Mutations in mitochondrial genomes can cause dysfunction of mitochondria and disease.
Studying pathogenic mutations in mitochondrial genomes is difficult due to the lack of suitable tools
for engineering mitochondrial genomes in mammalian cells. This project aims to solve some of the
technical hurdles that will allow direct manipulation of mammalian mitochondrial genomes and
characterization of the biological consequences of specific sequence changes in mammalian
mitochondrial genomes in vivo.
Mouse mitochondrial genomes were cloned and stably maintained in E. coli at low copy
number. Using standard techniques of molecular biology, one full and three deleted mouse
mitochondrial genome clones carrying a selection marker, γ-ori and yeast COX2 gene flanked by
duplicated sequences were generated. These mouse mitochondrial genome clones were stably
maintained as circular monomers being transformed into yeast mitochondria. The exogenous
sequences used for cloning and screening were removed by homologous recombination in yeast
mitochondria. Yeast Artificial Mitochondria (YAM) strains were generated that are yeast cells
carrying only engineered mouse mitochondrial genomes in their mitochondria.
In order to evaluate the biological consequences of engineered mouse mitochondrial
genomes in mouse cells, an artificial cytoplast fusion method was developed for introducing isolated
mitochondria into mouse tissue culture cells. This is the first method that can deliver large quantities
of isolated mitochondria into mammalian tissue culture cells. The respiratory deficiency phenotype in the recipient cells was rescued by the introduced mouse mitochondria, indicating the procedure can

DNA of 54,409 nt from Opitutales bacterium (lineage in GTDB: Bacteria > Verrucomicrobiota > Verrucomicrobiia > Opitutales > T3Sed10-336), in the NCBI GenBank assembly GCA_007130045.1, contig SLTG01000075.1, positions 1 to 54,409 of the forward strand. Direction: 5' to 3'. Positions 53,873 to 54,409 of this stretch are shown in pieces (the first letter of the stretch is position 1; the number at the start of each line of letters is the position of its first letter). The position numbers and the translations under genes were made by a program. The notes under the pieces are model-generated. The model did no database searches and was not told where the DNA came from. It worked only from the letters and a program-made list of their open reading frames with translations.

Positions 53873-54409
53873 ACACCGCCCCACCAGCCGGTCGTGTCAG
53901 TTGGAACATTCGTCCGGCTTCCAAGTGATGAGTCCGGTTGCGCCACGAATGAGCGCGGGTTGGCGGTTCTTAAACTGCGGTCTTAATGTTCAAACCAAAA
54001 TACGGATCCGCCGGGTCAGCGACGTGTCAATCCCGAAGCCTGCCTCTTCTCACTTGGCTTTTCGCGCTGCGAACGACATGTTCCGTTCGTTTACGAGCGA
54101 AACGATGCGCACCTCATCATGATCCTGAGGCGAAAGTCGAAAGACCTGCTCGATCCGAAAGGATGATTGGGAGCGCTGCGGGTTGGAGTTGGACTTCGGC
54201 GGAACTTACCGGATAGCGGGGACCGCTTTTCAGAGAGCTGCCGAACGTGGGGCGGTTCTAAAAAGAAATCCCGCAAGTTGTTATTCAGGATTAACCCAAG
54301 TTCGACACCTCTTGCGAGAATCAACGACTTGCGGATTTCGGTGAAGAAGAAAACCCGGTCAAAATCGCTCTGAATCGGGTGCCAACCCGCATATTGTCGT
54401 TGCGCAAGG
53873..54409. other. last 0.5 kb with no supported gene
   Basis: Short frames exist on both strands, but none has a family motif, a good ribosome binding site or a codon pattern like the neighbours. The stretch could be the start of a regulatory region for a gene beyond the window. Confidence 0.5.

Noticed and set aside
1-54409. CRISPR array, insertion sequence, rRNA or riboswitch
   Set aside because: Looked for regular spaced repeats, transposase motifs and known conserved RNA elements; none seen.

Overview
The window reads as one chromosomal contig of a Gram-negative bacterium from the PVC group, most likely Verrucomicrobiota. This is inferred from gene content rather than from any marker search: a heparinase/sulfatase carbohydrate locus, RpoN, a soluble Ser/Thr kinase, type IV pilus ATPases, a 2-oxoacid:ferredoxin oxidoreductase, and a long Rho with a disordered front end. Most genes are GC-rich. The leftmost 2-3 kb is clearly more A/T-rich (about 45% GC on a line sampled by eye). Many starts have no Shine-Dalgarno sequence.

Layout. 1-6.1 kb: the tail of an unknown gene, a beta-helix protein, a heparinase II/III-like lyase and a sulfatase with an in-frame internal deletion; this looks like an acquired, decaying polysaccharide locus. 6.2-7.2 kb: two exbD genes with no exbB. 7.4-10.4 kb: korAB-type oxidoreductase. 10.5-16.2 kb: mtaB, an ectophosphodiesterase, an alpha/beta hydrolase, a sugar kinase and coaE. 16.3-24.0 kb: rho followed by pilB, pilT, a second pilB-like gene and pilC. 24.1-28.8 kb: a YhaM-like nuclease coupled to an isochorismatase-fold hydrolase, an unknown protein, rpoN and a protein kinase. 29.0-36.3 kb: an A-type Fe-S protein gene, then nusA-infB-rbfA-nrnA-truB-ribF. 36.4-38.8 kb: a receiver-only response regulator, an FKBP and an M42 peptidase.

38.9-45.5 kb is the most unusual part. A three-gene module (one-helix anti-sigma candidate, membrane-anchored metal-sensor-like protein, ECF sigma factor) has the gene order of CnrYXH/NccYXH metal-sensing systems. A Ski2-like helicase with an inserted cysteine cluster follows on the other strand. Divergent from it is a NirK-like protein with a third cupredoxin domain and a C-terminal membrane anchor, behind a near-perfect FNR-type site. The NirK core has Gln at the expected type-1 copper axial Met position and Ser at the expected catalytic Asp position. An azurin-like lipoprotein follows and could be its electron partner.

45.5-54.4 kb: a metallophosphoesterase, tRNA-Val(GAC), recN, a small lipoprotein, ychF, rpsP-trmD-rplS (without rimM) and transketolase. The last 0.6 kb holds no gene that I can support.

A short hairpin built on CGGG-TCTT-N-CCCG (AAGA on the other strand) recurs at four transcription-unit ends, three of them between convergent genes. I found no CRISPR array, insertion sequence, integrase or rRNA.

preserve the biological activities of isolated mitochondria.
Isolated YAM were introduced into mouse tissue culture cells by the artificial cytoplast cell
fusion method. Interestingly, as engineered mouse mitochondrial genomes were actively replicated in
yeast, these genomes did not replicate efficiently enough to be maintained in mouse cells in long-term
culture. A competition between the rat mitochondrial genomes co-introduced from the artificial
cytoplasts (generated from rat oocytes) and the mouse mitochondrial genomes carried in YAM could
be the cause. In order to test the hypothesis that the mouse mitochondrial genomes could replicated
more efficiently if the mitochondrial genomes from rat oocytes were eliminated from the same mouse
cells, artificial heteroplasmic mouse cell lines were generated. By expressing mitochondrial-targeted
XhoI endonuclease, the mitochondrial genomes from rat oocytes that contained a single XhoI site
were selectively removed from the mouse cells whereas genomes without an XhoI site continued to
replicate. The effect of expressing mitochondrial-targeted XhoI endonuclease on XhoI-negative
engineered mouse mitochondrial genomes in mouse cells will be investigated in the future.